The relationship between Odysseus and his wife Penelope is another clear exhibition of gender roles within Homer's epic. Penelope is the most important female character in the story due to her faithfulness (Cohen, 1995). Odysseus' return is affiliated on his love for her. Besides being her wife, she is also the mom of his son, Telemachus. Since Odysseus is apparently dead, most of the suitors desire to replace him, by marrying his wife and possess Odysseus' property (Bahadur, 2013). While we are irresolute of Penelope's attitudes to some of suitors we are always retold of her faithfulness to Odysseus.Penelope should not let in to the temptation of the suitors to confirm that Odysseus has a successful return. Even though Odysseus does not know if Penelope remains dedicated to him, the epic would be futile if he had given up to return to a broken home.(Davison, 1971). This condition once again brings up the enquiry of a double customary posed in the Odyssey (Schein, 1966). Odysseus is allowed to sleep with many of the nymphs he comes across, but Penelope should be faithful and wait for him. Therefore, this can be understood as reestablishing the Homeric Greek epitome of women being subordinate to men. Observing this condition from a different dimension; however, it is likely that Penelope's only reason for remaining loyal to Odysseus is to guard her freedom and not to live her standard. Penelope has three choices: she may remarry, go back to her father's home for his care, or wait for the revisiting of her husband (Doherty, 1995). Telemachus is the man of the house, but he lacks the bravery and skill to run the household.The suitors were able to seize his power. Penelope proves to be discerning, like her husband, when she tricks the suitors, requesting to choose one once she finishes a burial shroud for Laertes, the father-in-law. Every night she opens the weaving she has done for the day (Cohen, 1995). The trick works until some of her house domestics catch her. Another instance of this scam is her undertaking to marry one of the suitors that strings and shoots Odysseus's curtsy. It is apparent that Penelope knew that other than Odysseus no one else could do that.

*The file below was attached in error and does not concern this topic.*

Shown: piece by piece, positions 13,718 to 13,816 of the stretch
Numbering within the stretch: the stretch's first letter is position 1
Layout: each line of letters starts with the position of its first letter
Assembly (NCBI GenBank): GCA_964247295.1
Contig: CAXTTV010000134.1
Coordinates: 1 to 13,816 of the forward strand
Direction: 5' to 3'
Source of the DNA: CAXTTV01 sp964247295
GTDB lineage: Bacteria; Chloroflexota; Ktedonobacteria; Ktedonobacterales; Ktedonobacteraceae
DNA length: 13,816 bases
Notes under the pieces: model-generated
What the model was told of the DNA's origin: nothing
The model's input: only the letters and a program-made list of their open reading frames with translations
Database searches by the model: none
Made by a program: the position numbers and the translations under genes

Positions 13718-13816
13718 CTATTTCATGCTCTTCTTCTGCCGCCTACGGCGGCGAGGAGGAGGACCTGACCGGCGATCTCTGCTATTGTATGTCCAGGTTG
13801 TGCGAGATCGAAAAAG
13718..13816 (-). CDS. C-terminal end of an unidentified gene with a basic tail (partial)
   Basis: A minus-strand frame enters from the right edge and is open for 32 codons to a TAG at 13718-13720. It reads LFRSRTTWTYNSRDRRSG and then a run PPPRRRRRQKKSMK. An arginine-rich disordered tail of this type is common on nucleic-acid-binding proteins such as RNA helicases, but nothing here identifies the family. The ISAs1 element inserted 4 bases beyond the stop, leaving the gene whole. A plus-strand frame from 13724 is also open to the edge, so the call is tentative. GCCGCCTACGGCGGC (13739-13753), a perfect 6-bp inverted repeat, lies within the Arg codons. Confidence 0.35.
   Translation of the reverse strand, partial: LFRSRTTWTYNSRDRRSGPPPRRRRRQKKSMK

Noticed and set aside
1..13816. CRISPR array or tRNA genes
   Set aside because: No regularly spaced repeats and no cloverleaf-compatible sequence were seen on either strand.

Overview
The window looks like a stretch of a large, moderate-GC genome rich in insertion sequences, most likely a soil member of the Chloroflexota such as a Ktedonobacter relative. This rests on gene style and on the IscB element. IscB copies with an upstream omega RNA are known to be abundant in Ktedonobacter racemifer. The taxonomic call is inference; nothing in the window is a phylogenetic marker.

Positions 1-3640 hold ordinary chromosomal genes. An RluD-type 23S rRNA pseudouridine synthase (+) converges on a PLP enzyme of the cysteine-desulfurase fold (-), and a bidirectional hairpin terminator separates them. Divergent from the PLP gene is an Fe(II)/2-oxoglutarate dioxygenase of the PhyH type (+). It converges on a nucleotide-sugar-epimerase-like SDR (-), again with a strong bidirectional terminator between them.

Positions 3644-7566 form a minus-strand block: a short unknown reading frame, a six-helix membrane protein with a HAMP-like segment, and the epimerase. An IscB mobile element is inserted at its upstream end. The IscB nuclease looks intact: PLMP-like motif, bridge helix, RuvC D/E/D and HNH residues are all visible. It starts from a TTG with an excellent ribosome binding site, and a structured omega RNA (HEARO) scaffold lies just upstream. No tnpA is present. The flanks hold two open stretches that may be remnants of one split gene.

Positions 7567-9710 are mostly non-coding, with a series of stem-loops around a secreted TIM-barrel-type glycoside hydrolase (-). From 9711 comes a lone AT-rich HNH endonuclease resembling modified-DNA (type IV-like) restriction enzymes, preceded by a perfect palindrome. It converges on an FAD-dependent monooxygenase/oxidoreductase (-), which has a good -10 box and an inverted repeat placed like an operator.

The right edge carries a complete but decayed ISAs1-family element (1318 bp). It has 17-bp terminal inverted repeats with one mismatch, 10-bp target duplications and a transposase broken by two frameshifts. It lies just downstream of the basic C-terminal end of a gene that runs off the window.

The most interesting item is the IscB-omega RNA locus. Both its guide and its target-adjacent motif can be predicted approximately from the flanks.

There are many different interpretations of Penelope's role as a woman in this moment of the story. It is possible that she restores the ideal Greek woman, but I tend to believe that Homer, once again, was trying to show the manipulative nature of women as Penelope exhibits many of the great features that Odysseus, a man, possesses (Schein, 1966).
The mothers, throughout the Odyssey, are supportive and caring figures that are shown to give plenty of pity and grief, as an alternative of supporting their sons and husbands as far as in missions of military and personal matters. In numerous of the incidences of these figures in the story, they are the same people who deserve guidance and support, because they are revealed to be the weak and fragile type (Schein, 1966). Dispossessed of the men that, usually, are caring in their control, these motherly figures are heartbroken and have gone awry (Bahadur, 2013). In another illustration, Homer mentions Anticlea, the mother of Odysseus, is dying since she longs for her son, as contrasting to dying from any infection.
In conclusion, the role of women in The Odyssey has been subject to the control of men. Although the women are termed to be subservient, inferior and substandard in the society, they have played significance roles throughout the epic. They have been seductresses of the epic during the voyage to the circles island. They have also displayed the position of being faithfulness and loyal to their marriage regardless the immorality of their husbands.
Bahadur, G. (2013). Coolie woman: The odyssey of indenture.
Cohen, B. (1995). The distaff side: Representing the female in Homer's Odyssey. New York: Oxford University PressTop of Form
Davison, M. C. (1971). The metamorphoses of Odysseus: a study of romance iconography from the Odyssey to the The tempest.
Bottom of Form
Doherty, L. E. (1995). Siren songs: Gender, audiences, and narrators in the Odyssey. Ann Arbor: Univ. of MichiganPress
Schein, S. L. (1966). Reading the Odyssey: Selected interpretive essays. Princeton, NJ: Princeton University Press